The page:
Fast cars, fancy clothes, elegant watches, season tickets to sporting events and the local theatre – all of these are the spoils of war in today’s corporate culture. However, they are all idolatry. I know, I struggle with this sin the most. The privilege of having a career that spins off dollars like leaves falling from trees can really challenge your perspective and your judgment. Pretty soon, you may find as I did – there is never enough. This lifestyle of excess has us doing and spending for the simple sake of wanting others to see how great we look and what influence we can buy. All of this spirals out of control as the need for more never gets truly satisfied and we keep worshiping our own pride while our greed feeds the dysfunction.
Have you ever been sucked into the unending cycle of wants that far exceeds your needs? Are you a business owner or leader that puts yourself on display for the staff after you get the new car or the front row tickets to the big sporting event. Are you posting all of your spoils of war on social media just to be noticed? If so, your challenge is not unique. Your challenge was shared by religious royalty – and Jesus adjusted their judgment just as he adjusts our own.
When I was first exposed to the story of the widow’s mite in the 21stt Chapter of Luke, I read it completely out of context. I saw that a poor woman gave more as a percentage of her own wages than those that had great wealth. I had not considered the larger lesson Jesus was trying to give me. As I read the text leading up to the example of the widow I was struck by the behaviors that Jesus noted of the Sadducees.
Jesus put a spotlight on the greed and prideful habits of the religious royalty of the time, the Sadducees. These religious leaders were struggling with the same sin with which I struggle. These leaders put themselves on display with flowing robes and lengthy prayers, they garnered attention by long greetings in public places, they put themselves in positions of prominence by taking the important seats in the synagogues and banquets, and lastly they continued to seek more money by taking from those of little means.
When I read this in full context, I can see that the struggle of the religiously powerful of their time is similar to the struggle of the socially powerful of our own. I can see that those of us in leadership positions can misuse the gifts we have been given for our own gain. I can see the focus easily shift from a heart for God and stewardship of those great treasures He has given to a focus on our things and us.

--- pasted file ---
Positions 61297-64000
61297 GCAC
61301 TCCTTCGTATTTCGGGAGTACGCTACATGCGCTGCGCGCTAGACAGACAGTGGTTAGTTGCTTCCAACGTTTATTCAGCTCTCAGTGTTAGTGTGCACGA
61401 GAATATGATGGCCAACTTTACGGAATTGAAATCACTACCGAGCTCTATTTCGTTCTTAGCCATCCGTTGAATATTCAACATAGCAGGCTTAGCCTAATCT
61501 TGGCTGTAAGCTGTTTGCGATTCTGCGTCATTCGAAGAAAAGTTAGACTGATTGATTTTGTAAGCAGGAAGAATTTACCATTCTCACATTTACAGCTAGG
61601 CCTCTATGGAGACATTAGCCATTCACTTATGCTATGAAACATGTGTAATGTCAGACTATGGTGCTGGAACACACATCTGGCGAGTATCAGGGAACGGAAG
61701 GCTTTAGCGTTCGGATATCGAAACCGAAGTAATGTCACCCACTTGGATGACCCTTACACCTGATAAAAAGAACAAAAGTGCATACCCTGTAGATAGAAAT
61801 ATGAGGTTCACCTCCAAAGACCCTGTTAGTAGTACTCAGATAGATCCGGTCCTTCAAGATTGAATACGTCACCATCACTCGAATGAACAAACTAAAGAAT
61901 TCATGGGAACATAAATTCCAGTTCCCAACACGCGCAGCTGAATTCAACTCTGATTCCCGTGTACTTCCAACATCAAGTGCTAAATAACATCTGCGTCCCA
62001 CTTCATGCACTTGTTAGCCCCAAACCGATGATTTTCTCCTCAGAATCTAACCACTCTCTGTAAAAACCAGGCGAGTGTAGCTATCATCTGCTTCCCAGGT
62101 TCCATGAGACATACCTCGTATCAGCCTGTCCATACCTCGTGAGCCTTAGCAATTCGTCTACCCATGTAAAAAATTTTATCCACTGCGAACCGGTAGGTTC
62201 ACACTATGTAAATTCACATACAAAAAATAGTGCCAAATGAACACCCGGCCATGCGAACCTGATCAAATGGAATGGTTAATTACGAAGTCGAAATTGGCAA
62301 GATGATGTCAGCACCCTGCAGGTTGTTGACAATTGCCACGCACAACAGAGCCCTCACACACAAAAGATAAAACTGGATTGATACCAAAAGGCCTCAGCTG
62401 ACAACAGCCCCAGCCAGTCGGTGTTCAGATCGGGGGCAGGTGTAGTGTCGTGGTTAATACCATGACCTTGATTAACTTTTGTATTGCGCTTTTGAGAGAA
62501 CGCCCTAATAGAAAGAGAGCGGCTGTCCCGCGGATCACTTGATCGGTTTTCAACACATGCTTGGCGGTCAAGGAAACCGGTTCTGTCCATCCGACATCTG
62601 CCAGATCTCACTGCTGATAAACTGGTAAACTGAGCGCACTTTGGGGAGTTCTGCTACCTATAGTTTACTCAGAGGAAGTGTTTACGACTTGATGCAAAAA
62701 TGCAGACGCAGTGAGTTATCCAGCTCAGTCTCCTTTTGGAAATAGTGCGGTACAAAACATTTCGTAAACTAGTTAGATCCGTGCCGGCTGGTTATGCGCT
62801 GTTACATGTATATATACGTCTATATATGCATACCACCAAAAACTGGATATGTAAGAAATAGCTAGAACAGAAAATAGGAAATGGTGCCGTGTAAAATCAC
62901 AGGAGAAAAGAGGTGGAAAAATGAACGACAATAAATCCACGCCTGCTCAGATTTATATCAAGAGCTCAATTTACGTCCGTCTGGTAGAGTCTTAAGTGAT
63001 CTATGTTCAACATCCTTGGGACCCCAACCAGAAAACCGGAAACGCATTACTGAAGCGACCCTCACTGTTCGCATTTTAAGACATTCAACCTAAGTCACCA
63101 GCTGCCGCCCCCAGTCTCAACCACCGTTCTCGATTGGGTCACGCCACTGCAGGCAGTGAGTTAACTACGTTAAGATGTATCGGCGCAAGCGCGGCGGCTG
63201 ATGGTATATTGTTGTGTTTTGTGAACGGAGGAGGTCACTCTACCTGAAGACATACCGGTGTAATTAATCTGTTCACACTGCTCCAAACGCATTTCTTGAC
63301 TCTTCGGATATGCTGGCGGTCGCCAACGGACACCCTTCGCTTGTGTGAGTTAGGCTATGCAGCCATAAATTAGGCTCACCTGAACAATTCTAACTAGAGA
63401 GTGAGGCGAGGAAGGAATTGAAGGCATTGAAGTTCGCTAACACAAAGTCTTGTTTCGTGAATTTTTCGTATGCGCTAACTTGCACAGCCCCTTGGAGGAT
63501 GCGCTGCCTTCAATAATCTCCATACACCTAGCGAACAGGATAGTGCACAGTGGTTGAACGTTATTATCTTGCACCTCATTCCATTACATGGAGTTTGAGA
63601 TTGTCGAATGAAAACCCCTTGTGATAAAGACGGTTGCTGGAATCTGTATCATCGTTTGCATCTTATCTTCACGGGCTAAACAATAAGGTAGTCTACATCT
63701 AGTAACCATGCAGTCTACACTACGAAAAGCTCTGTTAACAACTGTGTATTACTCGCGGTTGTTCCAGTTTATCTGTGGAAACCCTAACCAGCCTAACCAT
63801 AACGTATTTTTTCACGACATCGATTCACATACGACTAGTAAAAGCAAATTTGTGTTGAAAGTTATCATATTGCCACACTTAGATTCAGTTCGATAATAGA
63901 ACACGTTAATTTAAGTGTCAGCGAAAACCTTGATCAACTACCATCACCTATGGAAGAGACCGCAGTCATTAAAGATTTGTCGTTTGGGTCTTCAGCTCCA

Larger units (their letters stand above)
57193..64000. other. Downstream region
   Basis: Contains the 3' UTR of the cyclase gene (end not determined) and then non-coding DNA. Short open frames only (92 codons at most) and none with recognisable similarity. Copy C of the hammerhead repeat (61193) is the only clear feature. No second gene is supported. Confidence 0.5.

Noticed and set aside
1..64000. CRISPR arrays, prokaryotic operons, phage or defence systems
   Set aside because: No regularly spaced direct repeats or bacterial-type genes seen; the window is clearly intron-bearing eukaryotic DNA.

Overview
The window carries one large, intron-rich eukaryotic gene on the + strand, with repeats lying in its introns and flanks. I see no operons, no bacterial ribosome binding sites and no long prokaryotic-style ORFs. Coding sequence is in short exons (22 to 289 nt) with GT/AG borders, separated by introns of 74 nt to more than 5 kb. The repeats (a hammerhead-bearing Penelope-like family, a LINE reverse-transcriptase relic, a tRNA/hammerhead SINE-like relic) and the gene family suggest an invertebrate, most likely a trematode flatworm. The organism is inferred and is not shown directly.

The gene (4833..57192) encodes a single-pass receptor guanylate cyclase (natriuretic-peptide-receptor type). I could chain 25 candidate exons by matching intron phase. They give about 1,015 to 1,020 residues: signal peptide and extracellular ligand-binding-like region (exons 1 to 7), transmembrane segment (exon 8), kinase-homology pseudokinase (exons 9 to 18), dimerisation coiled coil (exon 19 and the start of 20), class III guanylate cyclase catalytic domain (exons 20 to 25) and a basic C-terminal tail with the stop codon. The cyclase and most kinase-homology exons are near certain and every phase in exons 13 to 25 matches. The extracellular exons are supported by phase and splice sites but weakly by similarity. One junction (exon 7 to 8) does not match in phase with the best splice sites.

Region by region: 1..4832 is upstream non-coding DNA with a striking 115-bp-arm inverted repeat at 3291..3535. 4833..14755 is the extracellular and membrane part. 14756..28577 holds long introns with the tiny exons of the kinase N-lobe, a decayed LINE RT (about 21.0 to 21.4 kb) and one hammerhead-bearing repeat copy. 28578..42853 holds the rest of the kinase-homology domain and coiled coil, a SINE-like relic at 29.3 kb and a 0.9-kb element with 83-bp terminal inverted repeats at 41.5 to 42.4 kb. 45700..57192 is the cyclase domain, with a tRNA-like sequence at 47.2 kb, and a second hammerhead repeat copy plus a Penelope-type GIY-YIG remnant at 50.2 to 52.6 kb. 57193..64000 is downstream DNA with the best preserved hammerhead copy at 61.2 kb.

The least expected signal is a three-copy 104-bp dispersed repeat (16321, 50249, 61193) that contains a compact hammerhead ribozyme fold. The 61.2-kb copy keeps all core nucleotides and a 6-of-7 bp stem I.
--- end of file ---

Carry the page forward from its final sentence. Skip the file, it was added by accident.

To underscore this lesson, Jesus shows us the example of the widow that gave a large portion of her own possessions. Since the value was small compared to others, her giving was driven by worship and obedience rather than pride and greed. She had nothing to gain socially and a lot to lose financially for following through in her own obedience.
So now what? Do we simply give it all up and live a life as a pauper? Maybe yes, maybe no. As I learn from this lesson I am continually challenged to understand the true meaning of stewardship and learn how to apply it to my daily life. As a Christian business owner or leader you have been entrusted with much. You have been entrusted with a business that can have an enormous impact on others for the good or the bad. If we all understand true stewardship we will focus our attention on the Creator, be thankful for the resources we have and ask Him what He would have us spend them on. We need to turn from our own selfish ways so that we are more likely to have an eternal impact on those in our businesses, families, and community.
We are truly blessed to be in business. We are truly blessed to be saved from eternal separation from the one and true God. If we were to really understand this spirit of stewardship and change our own behavior the resources we could put toward God’s kingdom on earth would be astounding. Imagine what your giving would look like if you settled for a simple sedan and not the luxury SUV or if you stopped buying imported suits and selected something on sale instead. What if you donated your season tickets to a family that couldn’t afford the popcorn? These acts of stewardship would demonstrate how grateful you are for the gift of salvation that you have received as a Christian. These are the fruits of the Spirit that demonstrate your changed heart and you would be in continual worship to the One that paid the price for you!